FA: Iain Allan & Mark Savage, 1976

This follows the large hush filled gully to the left of the way down and right of the highest point of the crag. The first ascent by Miss A. Horsfall and others followed the gully to about half way up and then broke out left. There may be scope for a good clean route here using this finish which appears to pass through very steep rock, and also a new start to the left of the gully. On the second ascent by R.A. Bennett and others the gully was followed to the top.

To the right of this gully is a very steep unclimbed buttress followed by another lower buttress, which is probably the one upon which Hollybush is situated. The description is taken from the New Climbs Book and so far as I know the route has not had a second ascent.

FA: A. Horsfall & others

Start - There is a large face (which did not feature in the Adams sketch) to the left of the col and above the lower part of the crag's easy way down. At the bottom of the face, to the left of the corner a small block (20 ft. to the right of a dead tree) leans against the face.

  1. 90 ft. Step off the block and climb up left. At 50 ft. traverse right and climb the edge. "Hollybush" belay.

  2. 100 ft. Up to a ledge. Belay to a bush on the right.

  3. 90 ft. From the left centre of the ledge ascend generally on the left to the two holly bushes.

  4. 80 ft. After an energetic move up between the bushes, go straight up to a stance.

  5. 50 ft. Diagonally left onto an easy ridge which leads to a tree.

FA: Robert Chambers & Colette Brown

Start by a tree at the foot of the right hand of the two buttresses divided by a fault. to left of long overhung flake where 20 ft. up a large ledge, with tree roots spreading upwards, leads to an overhang.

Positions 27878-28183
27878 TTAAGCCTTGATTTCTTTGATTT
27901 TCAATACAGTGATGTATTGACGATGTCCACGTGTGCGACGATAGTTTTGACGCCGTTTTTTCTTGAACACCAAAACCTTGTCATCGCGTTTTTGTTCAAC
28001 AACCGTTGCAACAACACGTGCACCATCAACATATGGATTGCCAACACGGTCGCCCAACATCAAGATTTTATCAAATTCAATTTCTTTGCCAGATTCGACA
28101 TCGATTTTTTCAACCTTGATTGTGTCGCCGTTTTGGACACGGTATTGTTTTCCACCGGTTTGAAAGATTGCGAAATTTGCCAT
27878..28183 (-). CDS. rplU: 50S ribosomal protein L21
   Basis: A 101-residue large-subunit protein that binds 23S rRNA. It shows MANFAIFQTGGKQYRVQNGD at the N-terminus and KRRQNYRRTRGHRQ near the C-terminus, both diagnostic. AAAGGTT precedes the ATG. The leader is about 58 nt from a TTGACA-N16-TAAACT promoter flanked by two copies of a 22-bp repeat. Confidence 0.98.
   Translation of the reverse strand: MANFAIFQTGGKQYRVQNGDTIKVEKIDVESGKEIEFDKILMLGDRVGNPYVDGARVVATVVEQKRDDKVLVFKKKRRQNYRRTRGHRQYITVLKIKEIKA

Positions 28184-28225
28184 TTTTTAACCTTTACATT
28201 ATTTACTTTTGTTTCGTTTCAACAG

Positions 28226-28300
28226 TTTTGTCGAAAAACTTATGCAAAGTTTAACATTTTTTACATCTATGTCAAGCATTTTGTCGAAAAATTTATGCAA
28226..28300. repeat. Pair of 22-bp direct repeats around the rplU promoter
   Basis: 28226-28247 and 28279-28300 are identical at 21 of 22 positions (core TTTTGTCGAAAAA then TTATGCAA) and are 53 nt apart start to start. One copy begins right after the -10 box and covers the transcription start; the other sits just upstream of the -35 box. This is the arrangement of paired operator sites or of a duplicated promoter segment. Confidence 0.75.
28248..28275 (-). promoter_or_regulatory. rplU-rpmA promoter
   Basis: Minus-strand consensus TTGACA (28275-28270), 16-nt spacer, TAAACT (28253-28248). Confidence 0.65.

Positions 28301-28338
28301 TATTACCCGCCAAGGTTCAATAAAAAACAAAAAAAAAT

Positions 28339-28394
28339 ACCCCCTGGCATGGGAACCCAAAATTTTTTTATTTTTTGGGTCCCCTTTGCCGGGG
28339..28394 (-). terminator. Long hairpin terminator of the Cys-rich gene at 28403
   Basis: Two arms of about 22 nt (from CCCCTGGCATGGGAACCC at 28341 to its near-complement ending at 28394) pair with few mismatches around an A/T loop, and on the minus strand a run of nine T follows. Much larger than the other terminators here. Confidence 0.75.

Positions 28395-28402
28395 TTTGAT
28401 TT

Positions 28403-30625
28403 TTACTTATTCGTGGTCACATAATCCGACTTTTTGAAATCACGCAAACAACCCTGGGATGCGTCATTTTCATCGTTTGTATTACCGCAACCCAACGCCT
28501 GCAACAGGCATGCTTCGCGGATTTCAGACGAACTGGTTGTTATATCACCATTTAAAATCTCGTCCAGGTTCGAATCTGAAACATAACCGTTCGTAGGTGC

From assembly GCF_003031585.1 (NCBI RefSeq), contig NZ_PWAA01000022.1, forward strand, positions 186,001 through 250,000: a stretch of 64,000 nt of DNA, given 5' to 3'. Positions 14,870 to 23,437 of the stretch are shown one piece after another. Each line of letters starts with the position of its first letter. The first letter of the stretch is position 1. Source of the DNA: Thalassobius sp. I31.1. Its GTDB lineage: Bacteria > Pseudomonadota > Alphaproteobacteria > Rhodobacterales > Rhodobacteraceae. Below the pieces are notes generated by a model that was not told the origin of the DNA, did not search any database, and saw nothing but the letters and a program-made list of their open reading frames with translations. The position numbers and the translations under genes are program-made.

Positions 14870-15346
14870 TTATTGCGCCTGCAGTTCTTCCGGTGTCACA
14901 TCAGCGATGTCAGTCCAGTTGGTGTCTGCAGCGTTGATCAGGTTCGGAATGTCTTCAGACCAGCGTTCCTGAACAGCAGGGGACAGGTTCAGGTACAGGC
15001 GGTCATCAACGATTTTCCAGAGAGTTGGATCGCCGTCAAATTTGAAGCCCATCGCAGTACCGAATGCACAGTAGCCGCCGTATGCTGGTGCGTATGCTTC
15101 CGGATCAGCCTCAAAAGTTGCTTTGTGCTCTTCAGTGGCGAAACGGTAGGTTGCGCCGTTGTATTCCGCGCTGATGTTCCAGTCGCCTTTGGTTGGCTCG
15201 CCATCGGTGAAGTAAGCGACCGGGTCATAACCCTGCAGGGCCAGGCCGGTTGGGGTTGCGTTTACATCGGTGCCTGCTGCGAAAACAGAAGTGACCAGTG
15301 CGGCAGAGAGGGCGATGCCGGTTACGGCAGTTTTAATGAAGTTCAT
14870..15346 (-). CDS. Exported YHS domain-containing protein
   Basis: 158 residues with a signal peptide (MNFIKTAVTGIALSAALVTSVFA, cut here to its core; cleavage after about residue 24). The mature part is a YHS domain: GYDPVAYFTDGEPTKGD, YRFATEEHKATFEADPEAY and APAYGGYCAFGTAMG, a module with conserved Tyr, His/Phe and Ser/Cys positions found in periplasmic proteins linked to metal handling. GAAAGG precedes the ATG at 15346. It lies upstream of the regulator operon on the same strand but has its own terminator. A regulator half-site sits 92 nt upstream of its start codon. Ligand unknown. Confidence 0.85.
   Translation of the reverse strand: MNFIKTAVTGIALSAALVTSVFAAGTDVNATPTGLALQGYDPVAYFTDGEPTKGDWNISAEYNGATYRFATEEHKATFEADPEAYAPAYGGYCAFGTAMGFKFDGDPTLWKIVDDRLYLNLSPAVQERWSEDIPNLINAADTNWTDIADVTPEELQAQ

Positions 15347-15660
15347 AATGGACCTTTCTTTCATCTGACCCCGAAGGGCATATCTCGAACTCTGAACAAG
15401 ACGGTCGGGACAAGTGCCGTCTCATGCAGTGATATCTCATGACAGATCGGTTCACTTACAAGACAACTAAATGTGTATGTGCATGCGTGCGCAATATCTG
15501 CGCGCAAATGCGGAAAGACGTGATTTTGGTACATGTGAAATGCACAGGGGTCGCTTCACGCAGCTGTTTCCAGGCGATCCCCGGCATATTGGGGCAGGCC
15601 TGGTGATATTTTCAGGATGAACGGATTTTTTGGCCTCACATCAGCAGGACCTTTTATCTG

1. 20 ft. Scramble up to the ledge.

  2. 150 ft. Up past tree to below overhang. Traverse right on small holds and up overlapping slabs past a small bush. An awkward mantle- shelf leads leftwards onto the main wall. Continue up to large ledges but no good belays. Traverse leftwards to huge detached flake on arete. Go up onto this, then on straight up above on easier rock. A peg belay was used when the rope ran out.

  3. 50 ft. Scramble up arete through bushes to large block.

  4. 40 ft. Stand on block and gain wall behind by a difficut move. Step up and right on good small holds to the crack at the left hand side of the very big square overhang (the one visible from below). Go up to tree belay on right. Crux.

  5. 100 ft. Straight up above tree steeply to slabs. Traverse left across slabs to corner with small tree. Up this and the following arete to large ledge on left. Up short wall behind to trees.

  6. 30 ft. Scramble up to chimney on right with large chockstone which leads to top.

FA: W.M. Adams & Miss D.I. Vandepeer, 1961

The main tower in the middle of the face. Start - At the right of a narrow gully a steep lichen wall. Up wall and left to gully chimney and on to platform. Route continues through a sentry box high up on the corner of the tower to right above. The sentry box is visible from camp site and identifies the buttress. Prom the description by Adams in 1961, the route has not been found. Prom Adams diagram it appeared to be the right hand of the three towers, but when Martin Harris and Ian Howell climbed this in 196? they could not follow the above description and they found the route V.S. (Route ll). I therefore suggest that it may be the central and more broken of the three towers.

FA: W.M. Adams & Miss D.I. Vandepeer

Bold, exposed and excellent rock. The tower-like crag directly to the left of the main crag has an approach ramp of scrambling that goes from left to right. The climb starts about two thirds of the way up this and keeps more or less to the very edge of the tower. Start - Go up the ramp to a point where there is a weakness leading up the steep wg.ll on the left. This weakness can be easily identified by a root coming down the face which looks exactly like a handrail.

  1. 130 ft. Go up this weakness keeping left and beneath the clumps of vegetation. Once passed the vegetation ascend more easily straight up for some way until just beneath the steep part of the tower, where a tree by your feet offers a belay.